Qualifying the need for speed
Firstly, all data becomes old and cold. Data being kept warm in object storage because it is still being accessed - e.g. streaming media content for a contemporary TV show - will eventually see user requests slow to a trickle. At which point, the value of maintaining ‘always on’ availability is questionable. An economic trade off can be made, contrasting the benefit of fast access with the cost of maintaining the service. If a user is willing to wait for obscure or less frequently accessed data, there is no benefit in keeping that data on more expensive media.
Secondly, big data queries are not typically run on native data at rest; rather the datasets are most likely pulled into a storage environment such as Hadoop Distributed File System (HDFS), which permits interactive, high-bandwidth, complex analyses, and has the CPU power to handle the job. So the challenge is not running applications on the object storage archive directly, but more being able to move data to the analysis platform easily and efficiently, in which case bandwidth could be seen as a bigger issue.
Most datasets will need to be prepared for analysis - e.g. migrated from lowest cost tape - rather than being kept online or nearline ‘just in case’. Thus, tape can be just another archive data source since the application is probably not streaming directly from the archive store and time is less likely to be of the essence.
The use of AI in big data analysis doesn’t necessarily change this because data scientists are still responsible for determining the parameters of the analysis and creating the algorithmic boundaries within which their research operates.
I was reminded of this during a discussion with a data scientist at the Digital Future Society summit at Mobile World Congress 2019 in Barcelona. We were discussing the work of goodcitylife.org, an organisation that:
uses social media data to map the sensorial and emotional layers of cities. Those layers will make a variety of applications possible - from urban planning to health informatics.
The kind of big data analytics the Good City Life promotes requires access to vast amounts of data - billions of data points gleaned and cleaned from a variety of pervasive social media platforms or commercial databases - but the planning of the interrogation is not time dependent. The data does not need to be sitting there waiting for real time query because the analysis being undertaken requires careful definition. An example would be ‘Happy Maps’, a project that uses crowdsourcing and geo-tagged pictures and the associated metadata to build an alternative cartography of a city weighted for human emotions.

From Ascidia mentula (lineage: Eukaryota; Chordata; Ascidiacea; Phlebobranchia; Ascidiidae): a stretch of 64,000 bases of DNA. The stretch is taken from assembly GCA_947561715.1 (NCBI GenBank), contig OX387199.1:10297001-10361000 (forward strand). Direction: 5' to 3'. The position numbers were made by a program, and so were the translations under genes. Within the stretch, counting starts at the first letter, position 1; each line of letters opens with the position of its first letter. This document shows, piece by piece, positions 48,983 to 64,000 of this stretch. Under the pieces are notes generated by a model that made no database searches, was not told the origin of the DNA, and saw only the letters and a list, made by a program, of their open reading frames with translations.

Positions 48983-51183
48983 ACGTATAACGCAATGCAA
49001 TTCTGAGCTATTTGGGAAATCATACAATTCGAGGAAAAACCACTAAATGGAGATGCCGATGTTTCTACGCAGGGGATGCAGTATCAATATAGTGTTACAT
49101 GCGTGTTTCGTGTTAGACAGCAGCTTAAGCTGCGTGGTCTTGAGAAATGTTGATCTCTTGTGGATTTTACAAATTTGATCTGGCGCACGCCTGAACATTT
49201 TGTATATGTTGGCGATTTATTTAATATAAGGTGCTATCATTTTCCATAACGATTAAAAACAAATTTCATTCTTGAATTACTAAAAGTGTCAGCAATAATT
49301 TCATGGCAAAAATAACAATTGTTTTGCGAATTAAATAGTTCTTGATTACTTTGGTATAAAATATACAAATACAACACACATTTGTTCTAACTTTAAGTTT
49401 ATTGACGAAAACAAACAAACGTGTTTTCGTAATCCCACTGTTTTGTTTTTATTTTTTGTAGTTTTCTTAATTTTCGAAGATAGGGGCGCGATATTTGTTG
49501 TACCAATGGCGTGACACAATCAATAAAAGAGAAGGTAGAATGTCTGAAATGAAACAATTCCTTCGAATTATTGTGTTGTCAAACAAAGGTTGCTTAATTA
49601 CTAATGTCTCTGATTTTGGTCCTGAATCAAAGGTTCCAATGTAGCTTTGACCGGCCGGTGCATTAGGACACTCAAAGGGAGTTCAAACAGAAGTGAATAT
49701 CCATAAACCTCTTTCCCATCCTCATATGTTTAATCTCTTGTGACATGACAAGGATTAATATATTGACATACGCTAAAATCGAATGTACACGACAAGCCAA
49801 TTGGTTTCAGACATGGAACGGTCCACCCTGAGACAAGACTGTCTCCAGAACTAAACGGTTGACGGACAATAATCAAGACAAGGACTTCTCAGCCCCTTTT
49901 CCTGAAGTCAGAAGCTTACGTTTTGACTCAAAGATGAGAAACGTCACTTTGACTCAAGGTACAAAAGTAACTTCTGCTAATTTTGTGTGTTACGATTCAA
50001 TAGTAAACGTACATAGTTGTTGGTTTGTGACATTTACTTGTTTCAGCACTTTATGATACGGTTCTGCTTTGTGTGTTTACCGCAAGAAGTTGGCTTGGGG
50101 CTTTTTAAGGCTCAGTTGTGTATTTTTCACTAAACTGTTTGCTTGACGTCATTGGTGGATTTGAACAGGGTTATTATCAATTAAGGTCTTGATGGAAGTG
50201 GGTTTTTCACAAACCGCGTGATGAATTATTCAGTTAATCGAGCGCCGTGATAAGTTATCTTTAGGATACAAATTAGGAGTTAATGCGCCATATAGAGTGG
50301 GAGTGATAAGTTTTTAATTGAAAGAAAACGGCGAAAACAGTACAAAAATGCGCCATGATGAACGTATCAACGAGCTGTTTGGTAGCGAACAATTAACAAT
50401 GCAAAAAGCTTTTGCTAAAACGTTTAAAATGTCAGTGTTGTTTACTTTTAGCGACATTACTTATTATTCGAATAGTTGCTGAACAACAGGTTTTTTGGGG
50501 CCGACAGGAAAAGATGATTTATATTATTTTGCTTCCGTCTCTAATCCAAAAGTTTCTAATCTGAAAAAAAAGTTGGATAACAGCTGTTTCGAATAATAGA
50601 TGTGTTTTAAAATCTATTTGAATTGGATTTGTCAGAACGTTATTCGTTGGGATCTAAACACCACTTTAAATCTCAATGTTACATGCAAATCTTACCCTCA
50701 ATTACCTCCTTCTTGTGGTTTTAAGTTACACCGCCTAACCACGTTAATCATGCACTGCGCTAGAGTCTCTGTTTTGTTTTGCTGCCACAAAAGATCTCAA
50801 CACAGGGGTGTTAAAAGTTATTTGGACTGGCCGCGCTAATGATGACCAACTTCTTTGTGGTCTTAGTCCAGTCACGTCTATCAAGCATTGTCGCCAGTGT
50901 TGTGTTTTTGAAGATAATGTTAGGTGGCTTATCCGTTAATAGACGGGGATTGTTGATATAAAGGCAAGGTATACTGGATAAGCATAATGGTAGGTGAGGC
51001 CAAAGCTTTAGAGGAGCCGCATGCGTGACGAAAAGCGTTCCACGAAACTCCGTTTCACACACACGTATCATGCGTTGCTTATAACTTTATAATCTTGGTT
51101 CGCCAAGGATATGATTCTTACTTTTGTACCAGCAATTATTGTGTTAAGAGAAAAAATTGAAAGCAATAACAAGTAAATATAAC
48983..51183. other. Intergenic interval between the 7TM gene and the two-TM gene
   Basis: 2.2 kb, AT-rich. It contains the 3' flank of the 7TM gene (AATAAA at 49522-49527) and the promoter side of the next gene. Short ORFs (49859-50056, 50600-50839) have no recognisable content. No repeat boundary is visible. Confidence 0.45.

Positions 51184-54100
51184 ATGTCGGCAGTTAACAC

The deeper the analysis, the less time critical it is
A recent article in TechRepublic summarised some of the limitations of automated non-human intelligence in the field of big data.
There is some argument that AI, ML, and deep learning are each individual technologies….On the first tier of this platform sits AI, which analyses data and quickly delivers analytical outcomes to users. Machine learning sits on the tier two application of AI that not only analyses raw data, but it also looks for patterns in the data that can yield further insights. Deep learning is a third-tier application that analyses data and data patterns, but it goes even further. The computer also uses advanced algorithms developed by data scientists that ask more questions about the data with the ability to yield even more insights.
The deeper the analysis, the less time critical it becomes. Nothing I have heard from data scientists themselves suggests that object storage should be regarded as a pre-requisite for providing cheap, scalable storage to support HDFS, Spark or any other kind of advanced data research in a HPC environment. Or, conversely, that the use of tape storage for archiving data would be a disadvantage. Therefore, it would seem sensible to continue to use the right technology, for the right purpose at the right time.
LTO tape has the lowest cost of ownership of any storage technology for long-term retention of infrequently accessed, but essential data. Object storage solutions, like HPE Apollo and Scality RING can complement inexpensive tape archives by offering greater immediacy and faster access to portions of the archive or to backup data, especially in comparison to primary and secondary platforms. In short, companies that use tape to underpin their hybrid IT or private cloud strategy as part of a holistic approach will have the best of both worlds.